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The Life and Correspondence of Robert Southey
Robert Southey to Grosvenor C. Bedford, 19 July 1826

Vol. I Contents
Early Life: I
Early Life: II
Early Life: III
Early Life: IV
Early Life: V
Early Life: VI
Early Life: VII
Early Life: VIII
Early Life: IX
Early Life: X
Early Life: XI
Early Life: XII
Early Life: XIII
Early Life: XIV
Early Life: XV
Early Life: XVI
Early Life: XVII
Ch. I. 1791-93
Ch. II. 1794
Ch. III. 1794-95
Ch. IV. 1796
Ch. V. 1797
Vol. II Contents
Ch. VI. 1799-1800
Ch. VII. 1800-1801
Ch. VIII. 1801
Ch. IX. 1802-03
Ch. X. 1804
Ch. XI. 1804-1805
Vol. III Contents
Ch. XII. 1806
Ch. XIII. 1807
Ch. XIV. 1808
Ch. XV. 1809
Ch. XVI. 1810-1811
Ch. XVII. 1812
Vol. IV Contents
Ch. XVIII. 1813
Ch. XIX. 1814-1815
Ch. XX. 1815-1816
Ch. XXI. 1816
Ch. XXII. 1817
Ch. XXIII. 1818
Ch. XXIV. 1818-1819
Vol. IV Appendix
Vol. V Contents
Ch. XXV. 1820-1821
Ch. XXVI. 1821
Ch. XXVII. 1822-1823
Ch. XXVIII. 1824-1825
Ch. XXIX. 1825-1826
Ch. XXX. 1826-1827
Ch. XXXI. 1827-1828
Vol. V Appendix
Vol. VI Contents
Ch. XXXII. 1829
Ch. XXXIII. 1830
Ch. XXXIV. 1830-1831
Ch. XXXV. 1832-1834
Ch. XXXVI. 1834-1836
Ch. XXXVII. 1836-1837
Ch. XXXVIII. 1837-1843
Vol. VI Appendix
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“July 19. 1826.
“My dear Grosvenor,

“Τετελεοται. I have seen the mortal remains of my sweet Isabel committed earth to earth. And what I must now do is, to find occupation in the business of this world, and comfort in the thought of the next. The loss which I suffered ten years ago was greater; the privation, perhaps, not so great; and there were not so many to partake and augment the sorrow.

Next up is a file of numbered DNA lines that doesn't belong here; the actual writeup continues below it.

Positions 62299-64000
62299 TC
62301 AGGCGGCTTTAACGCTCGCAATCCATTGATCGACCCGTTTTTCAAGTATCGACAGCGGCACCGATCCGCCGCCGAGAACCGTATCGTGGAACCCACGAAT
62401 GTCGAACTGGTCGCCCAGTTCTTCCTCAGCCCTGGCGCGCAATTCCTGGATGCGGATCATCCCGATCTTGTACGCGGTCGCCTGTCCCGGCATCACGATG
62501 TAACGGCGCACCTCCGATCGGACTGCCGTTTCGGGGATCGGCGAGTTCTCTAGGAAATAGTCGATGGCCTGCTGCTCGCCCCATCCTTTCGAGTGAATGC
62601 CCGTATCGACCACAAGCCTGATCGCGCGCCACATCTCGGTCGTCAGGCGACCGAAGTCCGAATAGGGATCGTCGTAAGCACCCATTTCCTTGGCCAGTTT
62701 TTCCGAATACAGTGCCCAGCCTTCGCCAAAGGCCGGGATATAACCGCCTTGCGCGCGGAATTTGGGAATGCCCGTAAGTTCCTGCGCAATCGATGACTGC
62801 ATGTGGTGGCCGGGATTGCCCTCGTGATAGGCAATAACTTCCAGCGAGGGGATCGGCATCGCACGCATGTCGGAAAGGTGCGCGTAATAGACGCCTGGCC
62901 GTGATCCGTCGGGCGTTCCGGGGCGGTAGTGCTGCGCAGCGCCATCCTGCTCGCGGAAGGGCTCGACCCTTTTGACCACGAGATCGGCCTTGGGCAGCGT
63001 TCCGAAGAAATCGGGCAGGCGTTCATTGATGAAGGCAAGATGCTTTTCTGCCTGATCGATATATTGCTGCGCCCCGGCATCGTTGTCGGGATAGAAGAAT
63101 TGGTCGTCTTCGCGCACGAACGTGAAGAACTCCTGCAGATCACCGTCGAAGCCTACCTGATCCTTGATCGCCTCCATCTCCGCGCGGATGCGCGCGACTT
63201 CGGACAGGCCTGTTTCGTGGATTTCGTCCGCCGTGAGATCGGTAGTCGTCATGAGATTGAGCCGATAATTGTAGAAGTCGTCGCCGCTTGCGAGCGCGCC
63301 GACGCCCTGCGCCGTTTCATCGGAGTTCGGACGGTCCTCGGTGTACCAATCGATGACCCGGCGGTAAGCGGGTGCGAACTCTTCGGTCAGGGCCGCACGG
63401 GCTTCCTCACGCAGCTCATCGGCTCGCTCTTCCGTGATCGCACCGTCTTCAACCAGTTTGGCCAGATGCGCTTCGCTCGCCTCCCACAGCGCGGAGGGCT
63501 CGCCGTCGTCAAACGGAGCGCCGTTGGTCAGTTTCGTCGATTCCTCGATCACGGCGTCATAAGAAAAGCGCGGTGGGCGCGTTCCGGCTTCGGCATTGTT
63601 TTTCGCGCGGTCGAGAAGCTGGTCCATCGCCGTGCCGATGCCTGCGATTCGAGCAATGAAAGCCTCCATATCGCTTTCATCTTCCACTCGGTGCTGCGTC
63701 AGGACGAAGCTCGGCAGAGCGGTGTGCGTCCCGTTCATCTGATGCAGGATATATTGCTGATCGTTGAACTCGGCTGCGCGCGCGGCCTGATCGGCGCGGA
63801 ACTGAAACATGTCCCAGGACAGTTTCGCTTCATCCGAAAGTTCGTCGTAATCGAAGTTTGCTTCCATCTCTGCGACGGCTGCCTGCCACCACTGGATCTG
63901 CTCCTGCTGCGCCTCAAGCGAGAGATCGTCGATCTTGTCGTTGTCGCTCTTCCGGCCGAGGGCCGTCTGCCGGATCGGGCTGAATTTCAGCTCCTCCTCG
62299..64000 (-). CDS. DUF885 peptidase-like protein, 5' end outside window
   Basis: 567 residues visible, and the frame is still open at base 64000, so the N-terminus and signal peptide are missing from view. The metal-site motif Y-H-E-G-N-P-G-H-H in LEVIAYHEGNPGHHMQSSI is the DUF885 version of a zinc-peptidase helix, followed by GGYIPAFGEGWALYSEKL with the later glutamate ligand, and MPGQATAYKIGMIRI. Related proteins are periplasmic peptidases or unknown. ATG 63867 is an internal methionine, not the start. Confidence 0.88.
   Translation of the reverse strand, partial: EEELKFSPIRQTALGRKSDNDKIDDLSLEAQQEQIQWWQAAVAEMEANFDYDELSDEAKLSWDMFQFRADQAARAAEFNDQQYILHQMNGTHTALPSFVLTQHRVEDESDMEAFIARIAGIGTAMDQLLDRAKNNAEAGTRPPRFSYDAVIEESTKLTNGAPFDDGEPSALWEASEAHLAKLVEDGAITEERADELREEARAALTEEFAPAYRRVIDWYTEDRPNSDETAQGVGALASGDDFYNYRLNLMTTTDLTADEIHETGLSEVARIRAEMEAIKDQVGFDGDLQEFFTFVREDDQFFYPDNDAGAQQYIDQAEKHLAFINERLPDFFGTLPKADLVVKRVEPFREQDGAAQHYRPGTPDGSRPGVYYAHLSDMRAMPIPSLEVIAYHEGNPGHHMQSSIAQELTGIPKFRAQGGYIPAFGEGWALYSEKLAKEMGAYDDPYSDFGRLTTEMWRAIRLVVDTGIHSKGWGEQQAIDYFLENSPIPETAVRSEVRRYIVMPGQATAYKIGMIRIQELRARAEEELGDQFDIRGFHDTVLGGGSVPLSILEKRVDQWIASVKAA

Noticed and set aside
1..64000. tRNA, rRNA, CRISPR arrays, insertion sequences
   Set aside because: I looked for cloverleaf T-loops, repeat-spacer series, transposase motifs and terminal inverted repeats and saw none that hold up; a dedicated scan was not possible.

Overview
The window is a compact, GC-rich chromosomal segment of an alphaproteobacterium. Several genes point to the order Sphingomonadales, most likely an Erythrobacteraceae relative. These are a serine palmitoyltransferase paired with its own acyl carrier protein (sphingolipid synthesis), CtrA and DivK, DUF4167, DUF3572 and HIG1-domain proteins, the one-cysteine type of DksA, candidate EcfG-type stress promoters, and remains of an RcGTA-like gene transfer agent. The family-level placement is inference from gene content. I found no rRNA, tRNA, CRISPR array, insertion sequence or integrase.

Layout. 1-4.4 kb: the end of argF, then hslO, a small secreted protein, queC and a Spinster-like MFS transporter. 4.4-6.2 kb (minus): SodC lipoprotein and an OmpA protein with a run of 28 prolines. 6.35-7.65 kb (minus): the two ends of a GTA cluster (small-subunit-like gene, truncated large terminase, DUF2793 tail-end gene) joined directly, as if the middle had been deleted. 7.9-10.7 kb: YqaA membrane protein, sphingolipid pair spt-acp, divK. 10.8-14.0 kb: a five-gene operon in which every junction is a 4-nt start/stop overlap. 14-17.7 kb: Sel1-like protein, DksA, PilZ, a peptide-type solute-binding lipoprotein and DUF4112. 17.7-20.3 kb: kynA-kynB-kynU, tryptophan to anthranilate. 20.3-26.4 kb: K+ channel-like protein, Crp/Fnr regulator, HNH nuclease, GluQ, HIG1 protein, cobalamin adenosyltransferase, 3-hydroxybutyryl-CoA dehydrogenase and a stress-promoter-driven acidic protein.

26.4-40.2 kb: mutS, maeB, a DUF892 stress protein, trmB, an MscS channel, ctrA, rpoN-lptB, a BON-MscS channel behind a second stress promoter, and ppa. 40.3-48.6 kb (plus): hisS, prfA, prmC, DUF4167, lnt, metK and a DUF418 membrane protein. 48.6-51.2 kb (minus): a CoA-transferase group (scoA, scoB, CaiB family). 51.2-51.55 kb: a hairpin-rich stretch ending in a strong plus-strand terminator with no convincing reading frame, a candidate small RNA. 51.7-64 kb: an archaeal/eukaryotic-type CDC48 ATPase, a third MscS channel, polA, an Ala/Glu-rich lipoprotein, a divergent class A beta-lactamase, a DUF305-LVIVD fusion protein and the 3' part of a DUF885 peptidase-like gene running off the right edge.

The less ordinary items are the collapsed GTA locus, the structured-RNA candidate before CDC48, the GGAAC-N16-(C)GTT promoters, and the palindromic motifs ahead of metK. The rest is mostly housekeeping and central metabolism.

“It would be acting a friend’s part, Grosvenor, if you would come to me a few weeks hence. My mind will soon regain its wonted composure, and keep to itself all thoughts which would awaken the grief of others. But I should be truly glad to have you here, and the house would be the better for the presence of an old friend. My poor wife would recover the sooner if some such turn were given to her thoughts, and we might enjoy each other’s com-
pany; for I should enjoy it at leisure, which it is impossible that we should ever do in London. Indeed, I know not when I shall have heart enough to leave home again for a long absence.

“I wish to show you some things, and to talk with you about others; one business in particular, which is the disposal of my papers whenever I shall be gathered to my fathers and to my children. That good office would naturally be yours, should you be the survivor, if the business of the Exchequer did not press upon you, like the world upon poor Atlas’s shoulders. I know not now upon whom to turn my eyes for it, unless it be Henry Taylor. Two long journies with me have made him well acquainted with my temper and every-day state of mind. He has shown himself very much attached to me, and would neither want will nor ability for what will not be a difficult task, inasmuch as that which is of most importance, and would require most care, will (if my life be spared but for a year or two) be executed by my own hand. You do not know, I believe, that I have made some progress in writing my own life and recollections upon a large scale. This will be of such certain value as a post obit, that I shall make it a part of my regular business (being, indeed, a main duty) to complete it. What is written is one of the things which I am desirous of showing you. If you ever look over my letters, I wish you would mark such passages as might not be improper for publication at the time which I am looking forward to. You, and you alone, have a regular series which has never been intermitted. From occasional cor-
Ætat. 51. OF ROBERT SOUTHEY. 255
respondents plenty of others, which, being less confidential, are less careless, will turn up. I will leave a list of those persons from whom such letters may be obtained, as may probably be of avail.

“I am not weary of the world, nor is the world weary of me; but it is fitting that I should prepare, in temporal matters, for the separation which must take place between us, in the course of years, at no very distant time, and which may occur at any hour.

“Our love to Miss Page. She will feel for us the more, because she knows what we have lost.

“God bless you, my dear Grosvenor!

R. S.”